Comedy highlights quirky ensemble cast
Writer, director and producer Sebastian Gutierrez adds indie comedy to his long rĂ©sumĂ© of thriller and horror films with Women in Trouble.
Premiered at the 2009 South by Southwest Film Festival, Women in Trouble, which was shot in only 12 days, captures the modern dilemmas of women in an almost satirical manner. Gutierrez uses the unrealistic nature of the filmâs characters and storyline, and a raunchy humor, to create an enjoyable farce-like film that is driven by a female cast.
Despite the filmâs quick and witty script, Gutierrez owes much of the movieâs success to its talented cast. With the large female cast, the movie features Carla Gugino (Sin City), Connie Britton (Friday Night Lights), Adrianne Palicki (Friday Night Lights) and Sarah Clarke (24). The film even features Gutierrezâs daughter Isabelle Gutierrez as the only teen among the all-adult cast.
As for the men, Simon Baker (The Mentalist) and Joseph-Gordon Levitt (500 Days of Summer) play only supporting roles in the whole scheme of the film. Ironically enough, in Women in Trouble, Baker and Levittâs characters are among the butt of the jokes in the movie; especially Levitt, who plays an overly excited reporter in a short clip after the movieâs credits.
The film follows the life of 10 troubled women, including Elektra Luxx, a porn star who discovers she is pregnant; Clarke plays Maxine McPherson, a therapist dealing with her husbandâs affair with her patient; Britton portrays Doris, a woman whose niece is actually her daughter … and the list goes on.
Like the characters, the comedyâs storyline, which takes place over a span of a few days, features unlikely situations, including a gangâs pathetic attempt to kill a call girl at a lesbian bar after she witnesses a murder.
The long list of characters, thick plot and series of snippets that make up the film are almost suffocating at first. But once you adjust to the filmâs style, itâs apparent that the numerous characters and plot are crucial to the filmâs success. With each character heavily intertwined with the next, the exaggerated coincidences bring the women together.
Gutierrez uses these coincidences to establish the filmâs crude humor. For the audience, these improbable circumstances create interesting snippets of the lives of each woman â a glimpse into their individual troubles.
The filmâs female-centric nature addresses the issue of gender imbalance in Hollywood and films today.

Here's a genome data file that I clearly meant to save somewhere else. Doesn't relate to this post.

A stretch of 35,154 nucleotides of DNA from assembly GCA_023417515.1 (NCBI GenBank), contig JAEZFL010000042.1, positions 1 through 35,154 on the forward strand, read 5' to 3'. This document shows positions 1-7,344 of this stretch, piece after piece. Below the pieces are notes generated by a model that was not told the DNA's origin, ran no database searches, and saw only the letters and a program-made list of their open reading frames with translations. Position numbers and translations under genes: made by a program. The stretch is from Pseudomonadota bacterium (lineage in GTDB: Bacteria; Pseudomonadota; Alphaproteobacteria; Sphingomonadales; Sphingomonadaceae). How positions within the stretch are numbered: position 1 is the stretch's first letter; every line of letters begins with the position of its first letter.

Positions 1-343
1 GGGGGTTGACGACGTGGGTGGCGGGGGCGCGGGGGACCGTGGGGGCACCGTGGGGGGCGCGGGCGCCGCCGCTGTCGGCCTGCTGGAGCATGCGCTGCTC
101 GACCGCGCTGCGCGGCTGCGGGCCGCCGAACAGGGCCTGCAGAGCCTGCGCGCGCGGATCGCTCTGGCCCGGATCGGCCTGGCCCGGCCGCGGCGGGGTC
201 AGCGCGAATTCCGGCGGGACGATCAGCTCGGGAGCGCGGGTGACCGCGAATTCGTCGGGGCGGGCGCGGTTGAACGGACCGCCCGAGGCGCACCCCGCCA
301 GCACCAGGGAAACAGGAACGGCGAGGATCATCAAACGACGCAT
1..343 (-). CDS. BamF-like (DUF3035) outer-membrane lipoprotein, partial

âI think Hollywood right now is not particularly interested in the dramatic possibilities of female characters, which is a shame because their emotions are much more readily available than those of male characters,â Gutierrez said in a Q&A session last week.
Women in Trouble simple proves that a mostly females cast can create a successful raunchy comedy â a genre that normally features mostly men â making this film one of only few of its kind in the industry today. This made it easy for Gutierrez to recruit the star-studded cast.
âAll of the actresses in the movie were happy to be given material that required more from them than just being âthe girlfriend,â âthe wife,â or simply âthe girlâ in the movie,â Gutierrez said.
Even with the bar set a bit higher, the actresses proved they could be more than just ââthe girlâ in the movie.â
Specifically, Palickiâs performance as Holly, one of the more ditzy characters, is a standout. Palicki is able to portray the character as someone who understands that what she lacks in intelligence can be compensated by humor. Palickiâs character, in many ways, is humorous because she can roll with the punches and join in on the jokes rather than just take them.
Despite the castâs witty performances, by the end of the film, the numerous snippets create too much plot for Gutierrez to resolve in one film. Gutierrez leaves a few plotlines more unfinished than others. Although each storyline is brought to a stopping point, many questions are left unanswered.
The good news is that Gutierrez has finished the sequel to Women in Trouble, Elektra Luxx, which is the second installment in what Gutierrez plans to be a trilogy. According to Gutierrez, Elektra Luxx takes place a month after Women in Trouble and features some familiar characters with new ones as well.
In all, Gutierrez is able to create a raunchy comedy while straying from the standard Hollywood mold of a testosterone-driven cast.